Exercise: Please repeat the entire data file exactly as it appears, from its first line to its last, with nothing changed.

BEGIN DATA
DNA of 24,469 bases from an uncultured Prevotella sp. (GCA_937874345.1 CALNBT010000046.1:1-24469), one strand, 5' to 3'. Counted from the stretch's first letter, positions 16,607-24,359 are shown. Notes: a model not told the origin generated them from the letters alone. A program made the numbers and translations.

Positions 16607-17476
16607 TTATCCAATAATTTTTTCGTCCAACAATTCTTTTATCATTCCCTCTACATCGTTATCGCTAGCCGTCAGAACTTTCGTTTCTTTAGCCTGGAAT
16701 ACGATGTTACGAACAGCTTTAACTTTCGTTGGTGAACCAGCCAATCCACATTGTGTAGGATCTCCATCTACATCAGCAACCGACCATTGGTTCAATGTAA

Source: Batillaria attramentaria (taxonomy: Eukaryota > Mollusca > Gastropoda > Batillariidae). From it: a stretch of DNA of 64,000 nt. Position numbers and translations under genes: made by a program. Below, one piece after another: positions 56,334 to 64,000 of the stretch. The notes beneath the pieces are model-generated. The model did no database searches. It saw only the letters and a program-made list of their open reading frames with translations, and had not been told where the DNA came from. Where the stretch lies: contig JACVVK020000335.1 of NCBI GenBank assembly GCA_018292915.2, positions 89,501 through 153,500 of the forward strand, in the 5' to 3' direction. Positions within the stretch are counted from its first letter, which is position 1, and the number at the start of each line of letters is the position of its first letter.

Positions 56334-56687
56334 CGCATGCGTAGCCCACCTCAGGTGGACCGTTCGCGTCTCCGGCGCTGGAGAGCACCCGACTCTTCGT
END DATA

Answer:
DNA of 24,469 bases from an uncultured Prevotella sp. (GCA_937874345.1 CALNBT010000046.1:1-24469), one strand, 5' to 3'. Counted from the stretch's first letter, positions 16,607-24,359 are shown. Notes: a model not told the origin generated them from the letters alone. A program made the numbers and translations.

Positions 16607-17476
16607 TTATCCAATAATTTTTTCGTCCAACAATTCTTTTATCATTCCCTCTACATCGTTATCGCTAGCCGTCAGAACTTTCGTTTCTTTAGCCTGGAAT
16701 ACGATGTTACGAACAGCTTTAACTTTCGTTGGTGAACCAGCCAATCCACATTGTGTAGGATCTCCATCTACATCAGCAACCGACCATTGGTTCAATGTAA

Source: Batillaria attramentaria (taxonomy: Eukaryota > Mollusca > Gastropoda > Batillariidae). From it: a stretch of DNA of 64,000 nt. Position numbers and translations under genes: made by a program. Below, one piece after another: positions 56,334 to 64,000 of the stretch. The notes beneath the pieces are model-generated. The model did no database searches. It saw only the letters and a program-made list of their open reading frames with translations, and had not been told where the DNA came from. Where the stretch lies: contig JACVVK020000335.1 of NCBI GenBank assembly GCA_018292915.2, positions 89,501 through 153,500 of the forward strand, in the 5' to 3' direction. Positions within the stretch are counted from its first letter, which is position 1, and the number at the start of each line of letters is the position of its first letter.

Positions 56334-56687
56334 CGCATGCGTAGCCCACCTCAGGTGGACCGTTCGCGTCTCCGGCGCTGGAGAGCACCCGACTCTTCGT